To wet sand, use your damp sponge and apply light pressure as you work in a circular motion down the center of seams, making sure to rinse and wring out your wet sponge as you go.
Using A Power Sander
These power tools are within reach of most DIYers. You can find a decent sander for a little over $100. If it’s your first time using a power sander, you may want to find a discreet area, or a leftover piece of drywall and apply some drywall mud to practice. There is a learning curve to electric drywall sanding, but once you get the hang of it, you can blow through whole rooms with ease.
Start in the center and slowly feathering your joint compound towards the center of the sheets of drywall. Power Drywall Sanders can still mar your drywall surface. Even if you get a power sander, you’ll still need a block sander or sponge for corners and minor drywall repair.
Related: Best power sander for drywall.
Drywall Sanding Tips
Professionals can make sanding look really easy, but there is some learning involved. Here are some tips to help you get that contractor-level look, minimize cleanup and stay safe while you’re working.
Wear a dust mask. Especially if you’re dry sanding, you will kick up a lot of dust. Drywall compound contains silica, which is dangerous, and drywall dust can irritate the eyes and lungs. Be safe – always gear up.
Don’t sand gouges and deep scratches. It may be tempting to try to buff out big scratching in drywall compound, but you risk over-sanding and damaging the paper. It’s easier all around to put on another layer of compound.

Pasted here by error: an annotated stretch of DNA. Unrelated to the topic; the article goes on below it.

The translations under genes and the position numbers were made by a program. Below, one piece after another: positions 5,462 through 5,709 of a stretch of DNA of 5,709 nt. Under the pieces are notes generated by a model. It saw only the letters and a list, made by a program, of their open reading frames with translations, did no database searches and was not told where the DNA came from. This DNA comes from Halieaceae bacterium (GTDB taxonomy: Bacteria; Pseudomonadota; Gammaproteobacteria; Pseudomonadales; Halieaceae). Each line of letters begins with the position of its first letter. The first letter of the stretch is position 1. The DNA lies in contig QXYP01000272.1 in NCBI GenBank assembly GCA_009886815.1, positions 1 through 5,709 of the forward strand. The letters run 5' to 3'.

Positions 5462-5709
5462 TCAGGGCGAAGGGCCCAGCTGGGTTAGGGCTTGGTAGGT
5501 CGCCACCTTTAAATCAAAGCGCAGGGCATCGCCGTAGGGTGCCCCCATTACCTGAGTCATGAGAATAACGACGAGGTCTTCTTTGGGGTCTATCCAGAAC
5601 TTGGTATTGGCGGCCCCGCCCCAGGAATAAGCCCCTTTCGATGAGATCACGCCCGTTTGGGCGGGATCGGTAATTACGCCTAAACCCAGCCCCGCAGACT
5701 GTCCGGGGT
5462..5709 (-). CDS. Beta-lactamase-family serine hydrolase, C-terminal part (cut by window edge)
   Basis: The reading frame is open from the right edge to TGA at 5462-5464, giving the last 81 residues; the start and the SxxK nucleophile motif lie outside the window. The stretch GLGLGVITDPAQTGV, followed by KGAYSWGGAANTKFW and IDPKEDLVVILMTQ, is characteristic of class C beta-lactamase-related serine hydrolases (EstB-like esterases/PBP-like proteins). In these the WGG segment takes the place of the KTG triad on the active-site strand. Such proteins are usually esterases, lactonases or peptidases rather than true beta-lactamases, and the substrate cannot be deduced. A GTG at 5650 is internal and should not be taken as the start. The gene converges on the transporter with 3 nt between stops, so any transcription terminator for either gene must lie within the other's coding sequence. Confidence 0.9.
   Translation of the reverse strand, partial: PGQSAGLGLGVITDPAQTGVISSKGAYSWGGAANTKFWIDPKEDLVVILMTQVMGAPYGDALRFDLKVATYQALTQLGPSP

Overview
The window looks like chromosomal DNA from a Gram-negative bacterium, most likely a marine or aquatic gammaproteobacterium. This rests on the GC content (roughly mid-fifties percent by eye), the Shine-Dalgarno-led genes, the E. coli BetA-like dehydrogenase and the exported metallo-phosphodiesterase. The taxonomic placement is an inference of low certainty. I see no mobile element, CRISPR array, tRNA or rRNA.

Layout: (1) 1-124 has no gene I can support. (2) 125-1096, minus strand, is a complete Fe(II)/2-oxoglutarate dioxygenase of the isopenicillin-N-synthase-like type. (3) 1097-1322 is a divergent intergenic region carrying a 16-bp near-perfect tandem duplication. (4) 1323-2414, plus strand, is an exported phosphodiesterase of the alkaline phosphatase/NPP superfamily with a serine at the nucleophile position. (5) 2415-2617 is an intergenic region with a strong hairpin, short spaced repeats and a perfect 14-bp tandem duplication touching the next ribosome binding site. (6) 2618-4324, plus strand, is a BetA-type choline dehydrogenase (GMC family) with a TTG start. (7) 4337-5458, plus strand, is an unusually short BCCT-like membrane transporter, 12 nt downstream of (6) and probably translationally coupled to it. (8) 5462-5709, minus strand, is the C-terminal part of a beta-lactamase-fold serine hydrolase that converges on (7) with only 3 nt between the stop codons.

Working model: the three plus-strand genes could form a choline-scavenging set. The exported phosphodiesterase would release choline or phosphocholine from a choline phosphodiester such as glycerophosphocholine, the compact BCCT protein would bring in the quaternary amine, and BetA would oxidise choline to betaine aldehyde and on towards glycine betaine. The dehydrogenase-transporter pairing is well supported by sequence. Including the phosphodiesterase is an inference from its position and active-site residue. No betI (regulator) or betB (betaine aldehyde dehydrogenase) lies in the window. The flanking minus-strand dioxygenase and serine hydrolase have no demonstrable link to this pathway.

Don’t use a drywall sanding screen. Drywall sanding screens are not ideal for manual sanders. They will easily scratch your unfinished drywall. Opt for garnet or aluminum-oxide sandpaper.
Get your mudding right. The biggest key to a perfect sanding job is to do a good job mudding and taping your seams, to begin with. Check seams with a putty knife or straight edge held perpendicular to the joint. If you can see light coming through, you need to fill the depression with more mud. You’ll avoid taking off too much compound and fuzzing your drywall during sanding. Always feather the compound, and don’t leave hard edges.
Use the right joint compound. All-purpose joint compound is harder to sand than a light compound. All-purpose is good for the first couple coats of mud, but finishing with a light compound or easy-sand compound will make it much simpler to get a smooth, even finish.
Whatever method you choose for sanding your next drywall project, there is an appropriate grit drywall sandpaper. Don’t get in a hurry and go too coarse – start with a 120-grit sandpaper when you’re dry sanding manually or medium grit sanding sponge if you’re wet sanding. Power sanders take a finer grit sanding screen, because of their power, so choose accordingly.
Before you start sanding, check your seam. Are they feathered around the edges? Do you have any high or low seams that require more compound? Go slow and choose the right tools, and you’ll have a beautiful, smooth wall ready for your next step.
Related: Can you drywall without sanding?